Woken up by the alarm clock at 7:00am. Off to Nicosia at 08:15am. 9:10am we are in Makarious Hospital…
We found the X-Ray department pretty fast, although noone seems to speak English in that place. No queue what-so-ever. Payed 22 CYP. “Please enter”.
Continue reading “Some good kidney news”
It’s time again to take Maxim for a routine pediatrician check. And so we did.
The boy is growing. He measured at 73 cm in length, while 9.5 kg of weight. That’s a real improvement of almost a kilogram since last month. Obviously, introducing a small yogurt pitstop in the afternoon and an even smaller yogurt pitstop in the evening helped his diet.
For the next month he will have a new dish to try – yolk of a boiled chicken egg. We’ll start with 1/8, then with 1/4, then with 1/2, and then probably with the whole thing. Since he eats meat pretty good, we will have to give him egg only every other day.
We also discussed the two issues that are oustanding for a few month now – facial nerve and the kidney.
For the kidney we have another test scheduled in Nicosia, Makariou Hospital on coming Thursday. Some “painted” liqued will be introduced into Maxim’s bladder via catheter and than monitor will tell if any of this liqued goes back to the kidney. Hopefully it will stay in the bladder and come out the normal way. The procedure is pretty standard. The two downfalls are the catheter, which I hear is somewhat painful to insert and a minor X-Ray radiation for the monitor.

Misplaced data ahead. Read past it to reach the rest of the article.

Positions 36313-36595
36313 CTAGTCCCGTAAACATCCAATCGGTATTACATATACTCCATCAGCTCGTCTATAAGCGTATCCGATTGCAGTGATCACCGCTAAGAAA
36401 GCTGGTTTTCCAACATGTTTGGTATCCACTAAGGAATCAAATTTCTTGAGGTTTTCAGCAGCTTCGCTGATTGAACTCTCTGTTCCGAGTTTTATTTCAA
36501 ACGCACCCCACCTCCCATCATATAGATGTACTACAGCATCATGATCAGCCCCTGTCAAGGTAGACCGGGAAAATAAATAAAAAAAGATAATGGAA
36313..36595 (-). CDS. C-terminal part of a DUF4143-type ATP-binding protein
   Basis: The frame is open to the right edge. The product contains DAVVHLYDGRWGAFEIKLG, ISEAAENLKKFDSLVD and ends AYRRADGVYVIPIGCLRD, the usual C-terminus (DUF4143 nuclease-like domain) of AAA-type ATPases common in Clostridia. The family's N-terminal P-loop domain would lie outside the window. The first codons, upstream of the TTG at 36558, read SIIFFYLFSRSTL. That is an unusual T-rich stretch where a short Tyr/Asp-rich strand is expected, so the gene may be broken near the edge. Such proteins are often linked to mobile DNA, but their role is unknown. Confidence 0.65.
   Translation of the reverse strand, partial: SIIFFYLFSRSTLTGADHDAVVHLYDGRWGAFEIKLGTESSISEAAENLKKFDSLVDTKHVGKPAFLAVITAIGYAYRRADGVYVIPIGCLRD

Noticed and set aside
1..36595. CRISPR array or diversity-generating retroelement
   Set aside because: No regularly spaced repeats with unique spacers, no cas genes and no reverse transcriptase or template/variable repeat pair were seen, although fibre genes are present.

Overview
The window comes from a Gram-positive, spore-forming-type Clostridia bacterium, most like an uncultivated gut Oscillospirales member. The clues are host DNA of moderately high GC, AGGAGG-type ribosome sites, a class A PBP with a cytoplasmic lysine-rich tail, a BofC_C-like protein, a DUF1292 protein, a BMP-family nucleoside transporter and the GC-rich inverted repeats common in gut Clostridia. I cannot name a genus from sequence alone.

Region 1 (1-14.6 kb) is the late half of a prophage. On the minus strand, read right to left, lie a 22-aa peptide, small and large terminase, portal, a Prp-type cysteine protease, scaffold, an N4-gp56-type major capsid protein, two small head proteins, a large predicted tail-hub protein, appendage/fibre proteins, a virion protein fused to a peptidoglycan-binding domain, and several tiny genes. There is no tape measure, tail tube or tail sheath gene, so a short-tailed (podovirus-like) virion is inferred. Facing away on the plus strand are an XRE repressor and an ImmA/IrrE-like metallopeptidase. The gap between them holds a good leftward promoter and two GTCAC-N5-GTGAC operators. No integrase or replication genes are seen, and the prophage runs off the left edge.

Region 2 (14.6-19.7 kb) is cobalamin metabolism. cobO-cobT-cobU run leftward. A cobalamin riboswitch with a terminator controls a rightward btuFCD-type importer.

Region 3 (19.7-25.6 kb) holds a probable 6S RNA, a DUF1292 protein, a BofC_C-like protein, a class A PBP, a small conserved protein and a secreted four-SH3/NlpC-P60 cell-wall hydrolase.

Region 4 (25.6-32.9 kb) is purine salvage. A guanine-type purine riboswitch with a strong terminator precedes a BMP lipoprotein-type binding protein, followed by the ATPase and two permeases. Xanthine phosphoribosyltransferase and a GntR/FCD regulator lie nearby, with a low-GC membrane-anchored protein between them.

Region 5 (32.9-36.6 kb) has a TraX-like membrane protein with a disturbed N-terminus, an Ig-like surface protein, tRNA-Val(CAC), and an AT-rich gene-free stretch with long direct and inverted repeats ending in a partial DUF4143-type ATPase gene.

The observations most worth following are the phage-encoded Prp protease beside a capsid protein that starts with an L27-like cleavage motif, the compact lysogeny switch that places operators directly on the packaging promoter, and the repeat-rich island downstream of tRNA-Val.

Because of this radiation dose, it was decided to skip one test for the facial nerve. Instead we will do a more advanced (read: more expensive) test that requires no radiation at all. It also usually provides better results than anything else out there.
These are all news. I’ll have some updates as we go. But most of it should come in about one month from the next visit to Dr.Simos. Where Maxim will get his next vaccination too. Poor kid. And I hear that he has it easy…